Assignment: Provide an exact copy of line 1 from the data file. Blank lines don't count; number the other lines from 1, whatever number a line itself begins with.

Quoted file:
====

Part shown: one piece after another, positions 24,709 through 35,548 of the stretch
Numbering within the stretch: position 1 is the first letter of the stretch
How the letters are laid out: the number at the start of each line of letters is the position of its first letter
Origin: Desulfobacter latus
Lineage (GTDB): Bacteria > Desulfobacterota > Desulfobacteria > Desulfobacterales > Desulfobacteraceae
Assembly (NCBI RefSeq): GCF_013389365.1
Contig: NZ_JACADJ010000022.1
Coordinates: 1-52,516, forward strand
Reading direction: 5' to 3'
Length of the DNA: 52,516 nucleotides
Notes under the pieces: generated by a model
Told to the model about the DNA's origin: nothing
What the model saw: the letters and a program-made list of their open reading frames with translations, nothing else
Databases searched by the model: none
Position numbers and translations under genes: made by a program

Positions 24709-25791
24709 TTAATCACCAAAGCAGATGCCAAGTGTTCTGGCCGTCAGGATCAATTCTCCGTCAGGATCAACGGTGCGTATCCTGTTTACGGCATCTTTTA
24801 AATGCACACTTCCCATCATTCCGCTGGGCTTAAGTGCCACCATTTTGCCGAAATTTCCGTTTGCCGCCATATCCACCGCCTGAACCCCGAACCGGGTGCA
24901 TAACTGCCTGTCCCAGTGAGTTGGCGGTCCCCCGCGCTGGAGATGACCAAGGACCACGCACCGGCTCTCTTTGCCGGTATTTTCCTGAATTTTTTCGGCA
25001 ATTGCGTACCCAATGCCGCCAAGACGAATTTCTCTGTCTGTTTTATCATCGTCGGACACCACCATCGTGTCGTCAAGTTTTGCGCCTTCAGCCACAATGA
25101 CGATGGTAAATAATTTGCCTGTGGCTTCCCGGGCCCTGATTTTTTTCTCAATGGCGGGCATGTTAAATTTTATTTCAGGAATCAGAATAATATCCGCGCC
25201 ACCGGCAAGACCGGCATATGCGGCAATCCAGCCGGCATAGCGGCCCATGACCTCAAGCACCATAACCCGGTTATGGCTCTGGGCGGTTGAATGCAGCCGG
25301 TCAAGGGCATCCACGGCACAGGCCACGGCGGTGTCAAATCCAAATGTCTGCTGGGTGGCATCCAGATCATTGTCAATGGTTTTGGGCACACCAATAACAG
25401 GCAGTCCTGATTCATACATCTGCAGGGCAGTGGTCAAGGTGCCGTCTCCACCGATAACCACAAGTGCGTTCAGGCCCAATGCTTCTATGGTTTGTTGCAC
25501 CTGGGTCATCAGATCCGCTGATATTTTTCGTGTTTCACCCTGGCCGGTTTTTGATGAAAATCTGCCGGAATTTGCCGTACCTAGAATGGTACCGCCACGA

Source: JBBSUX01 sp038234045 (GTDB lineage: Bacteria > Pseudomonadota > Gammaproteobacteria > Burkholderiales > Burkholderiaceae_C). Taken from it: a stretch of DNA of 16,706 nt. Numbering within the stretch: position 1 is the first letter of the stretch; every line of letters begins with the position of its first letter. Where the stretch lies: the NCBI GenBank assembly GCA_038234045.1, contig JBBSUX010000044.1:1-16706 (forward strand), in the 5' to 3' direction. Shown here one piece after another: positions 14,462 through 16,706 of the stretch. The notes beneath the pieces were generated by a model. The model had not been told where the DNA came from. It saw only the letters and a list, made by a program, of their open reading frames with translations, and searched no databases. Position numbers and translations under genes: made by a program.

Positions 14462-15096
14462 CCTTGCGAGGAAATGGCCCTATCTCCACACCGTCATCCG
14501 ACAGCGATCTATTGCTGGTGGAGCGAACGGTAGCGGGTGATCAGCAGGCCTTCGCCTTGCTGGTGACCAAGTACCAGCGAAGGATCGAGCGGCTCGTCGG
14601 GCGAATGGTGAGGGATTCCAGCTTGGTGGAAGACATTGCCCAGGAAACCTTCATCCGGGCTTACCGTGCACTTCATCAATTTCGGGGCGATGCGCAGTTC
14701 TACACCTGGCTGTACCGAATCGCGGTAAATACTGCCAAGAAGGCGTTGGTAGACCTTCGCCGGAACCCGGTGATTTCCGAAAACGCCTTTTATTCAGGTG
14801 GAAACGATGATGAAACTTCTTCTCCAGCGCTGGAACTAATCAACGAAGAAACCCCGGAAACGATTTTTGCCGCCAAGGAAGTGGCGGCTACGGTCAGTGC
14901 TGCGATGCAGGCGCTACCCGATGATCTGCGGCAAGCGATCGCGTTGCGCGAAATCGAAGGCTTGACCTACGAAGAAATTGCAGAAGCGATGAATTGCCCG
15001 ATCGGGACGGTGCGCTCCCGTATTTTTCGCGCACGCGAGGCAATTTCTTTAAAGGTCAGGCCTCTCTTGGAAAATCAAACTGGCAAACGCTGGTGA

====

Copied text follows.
Part shown: one piece after another, positions 24,709 through 35,548 of the stretch